Let’s all be realistic. Cyprus is an area in which the Bush administration would not hesitate to make, or exert pressure for, concessions to Turkey or, more accurately, Mr. Denktash. The latter’s confident rejection of the Annan plan — in opposition both to the Turkish government’s recently expressed willingness to accept it, and work toward a definitive solution, and an increasingly vocal Turkish Cypriot public opinion that also wants an end to the island’s division — suggests that Mr. Denktash is fully aware of the new opportunities for a different UN plan that would be more favorable to him and to his cronies, if not necessarily to Turkish Cypriots as a whole.

Meanwhile, Mr. Annan’s ultimatum to the two sides to accept his plan by March 10 or face two different referendums in the island’s two parts is also indicative of the pressure (verging on panic) felt by the UN that a war against Iraq will make a Cyprus solution unattainable in the foreseeable future if the current opportunity is not seized. Nevertheless, his insistence on a solution through referendums is particularly problematic, not to say virtually unprecedented. The notion of bypassing the legally constituted — and just recently elected — government of Cyprus is unheard of in negotiations of this type. What about Palestine, or Kosovo, or Kashmir? Why Cyprus, whose government, not at all coincidentally, is recognized by the whole world and is a sovereign member of the United Nations, and has just been accepted into the European Union? That the UN would even suggest such a “solution” betrays the desperation of its secretary general. It is, however, an absurd demand. Mr. Annan might not have noticed, but there was in fact a referendum held last month in the Cypriot republic; it’s called an election, and Mr. Tassos Papadopoulos won it convincingly. One might not agree with Mr. Papadopoulos on any number of issues, including the conditions for final reunification of the island, but to say that he does not represent his fellow citizens is insulting, patronizing, and unacceptable.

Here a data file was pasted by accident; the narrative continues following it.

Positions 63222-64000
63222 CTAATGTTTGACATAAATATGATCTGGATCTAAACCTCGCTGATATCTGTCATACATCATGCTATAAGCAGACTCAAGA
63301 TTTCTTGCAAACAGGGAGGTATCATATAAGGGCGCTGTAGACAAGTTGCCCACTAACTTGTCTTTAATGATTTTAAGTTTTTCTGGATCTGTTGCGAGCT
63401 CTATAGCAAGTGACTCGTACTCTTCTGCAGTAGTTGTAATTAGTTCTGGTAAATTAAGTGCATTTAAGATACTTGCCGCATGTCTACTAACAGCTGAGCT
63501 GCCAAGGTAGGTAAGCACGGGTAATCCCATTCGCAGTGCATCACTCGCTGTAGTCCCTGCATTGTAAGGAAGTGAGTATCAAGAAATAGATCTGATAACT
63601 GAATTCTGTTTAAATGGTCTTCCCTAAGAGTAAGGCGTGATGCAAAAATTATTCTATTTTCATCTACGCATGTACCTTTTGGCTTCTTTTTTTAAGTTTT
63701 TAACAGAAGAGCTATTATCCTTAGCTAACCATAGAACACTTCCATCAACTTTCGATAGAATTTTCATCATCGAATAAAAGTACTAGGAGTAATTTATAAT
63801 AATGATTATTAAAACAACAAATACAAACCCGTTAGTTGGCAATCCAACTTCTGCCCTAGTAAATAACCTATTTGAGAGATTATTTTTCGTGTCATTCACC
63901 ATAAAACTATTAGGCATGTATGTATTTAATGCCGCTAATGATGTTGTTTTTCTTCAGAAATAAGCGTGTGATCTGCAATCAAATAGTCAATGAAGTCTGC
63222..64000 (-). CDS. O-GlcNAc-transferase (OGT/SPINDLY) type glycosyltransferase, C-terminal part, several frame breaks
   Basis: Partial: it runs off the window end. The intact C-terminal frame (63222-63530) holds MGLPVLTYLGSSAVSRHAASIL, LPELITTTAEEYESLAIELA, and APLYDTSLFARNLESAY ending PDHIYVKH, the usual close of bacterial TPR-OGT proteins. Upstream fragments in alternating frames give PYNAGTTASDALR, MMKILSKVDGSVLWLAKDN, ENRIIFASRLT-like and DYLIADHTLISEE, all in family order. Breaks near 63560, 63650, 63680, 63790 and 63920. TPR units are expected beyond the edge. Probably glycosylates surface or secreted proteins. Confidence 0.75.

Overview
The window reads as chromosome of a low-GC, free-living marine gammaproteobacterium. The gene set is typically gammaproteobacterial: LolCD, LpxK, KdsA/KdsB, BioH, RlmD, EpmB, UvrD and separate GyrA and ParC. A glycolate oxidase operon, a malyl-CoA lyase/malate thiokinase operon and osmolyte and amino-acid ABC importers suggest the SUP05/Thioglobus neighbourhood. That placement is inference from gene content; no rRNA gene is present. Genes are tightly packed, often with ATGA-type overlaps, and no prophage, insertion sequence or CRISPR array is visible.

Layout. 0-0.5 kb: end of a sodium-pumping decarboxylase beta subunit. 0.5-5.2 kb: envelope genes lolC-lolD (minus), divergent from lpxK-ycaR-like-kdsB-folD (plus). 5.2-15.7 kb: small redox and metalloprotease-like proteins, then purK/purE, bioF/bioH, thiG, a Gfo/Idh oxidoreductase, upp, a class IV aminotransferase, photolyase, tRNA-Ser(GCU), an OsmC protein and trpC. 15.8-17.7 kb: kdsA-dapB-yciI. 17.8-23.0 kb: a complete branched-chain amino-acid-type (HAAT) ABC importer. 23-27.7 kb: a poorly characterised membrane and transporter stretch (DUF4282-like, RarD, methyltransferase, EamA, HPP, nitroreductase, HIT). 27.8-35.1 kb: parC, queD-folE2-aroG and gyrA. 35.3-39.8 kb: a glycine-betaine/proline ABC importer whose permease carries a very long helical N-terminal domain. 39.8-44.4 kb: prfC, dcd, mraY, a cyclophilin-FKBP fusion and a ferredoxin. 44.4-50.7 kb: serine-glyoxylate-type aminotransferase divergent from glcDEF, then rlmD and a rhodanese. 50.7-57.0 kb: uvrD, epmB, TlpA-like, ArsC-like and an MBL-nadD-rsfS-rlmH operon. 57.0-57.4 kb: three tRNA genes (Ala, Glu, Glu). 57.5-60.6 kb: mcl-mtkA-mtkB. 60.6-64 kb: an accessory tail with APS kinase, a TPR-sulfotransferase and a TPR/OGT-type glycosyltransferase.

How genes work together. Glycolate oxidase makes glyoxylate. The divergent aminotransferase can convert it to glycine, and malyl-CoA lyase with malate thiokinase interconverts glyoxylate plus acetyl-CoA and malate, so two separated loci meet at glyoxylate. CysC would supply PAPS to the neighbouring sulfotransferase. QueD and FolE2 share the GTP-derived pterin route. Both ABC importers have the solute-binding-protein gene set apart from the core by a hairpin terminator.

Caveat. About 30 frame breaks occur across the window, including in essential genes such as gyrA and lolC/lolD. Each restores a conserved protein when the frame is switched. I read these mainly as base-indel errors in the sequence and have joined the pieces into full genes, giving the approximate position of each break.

In closing, we want to reiterate that the Turkish parliament’s courage in aligning itself with the expressed wishes of its own people confirms clearly and unimpeachably that Turkey, on current evidence, is more European than some European countries, east and west (or is that new and old), and, as such, deserves to be embraced by Europe as one of its own. The actions of the Turkish parliament in rejecting American deals — although those deals were ostensibly “pro-Turkish” — is also a convincing sign of the rapid maturation of Turkish democracy. In the end, this all leaves us wondering about Greece, which has so meekly refused to dissent in any credible way with US policy. We suggest that the recent backroom (more precisely, backstabbing) actions of the Bush administration in regard to Cyprus speak more eloquently than a million speeches by Colin Powell, Donald Rumsfeld, or President Bush himself as to the nature of this administration’s “friendship” with Greece or with any other nation. In the event, we further, and humbly, suggest to the Greek government, and especially to its foreign minister, that the first lesson we all learn as children is that friendship is as friendship does.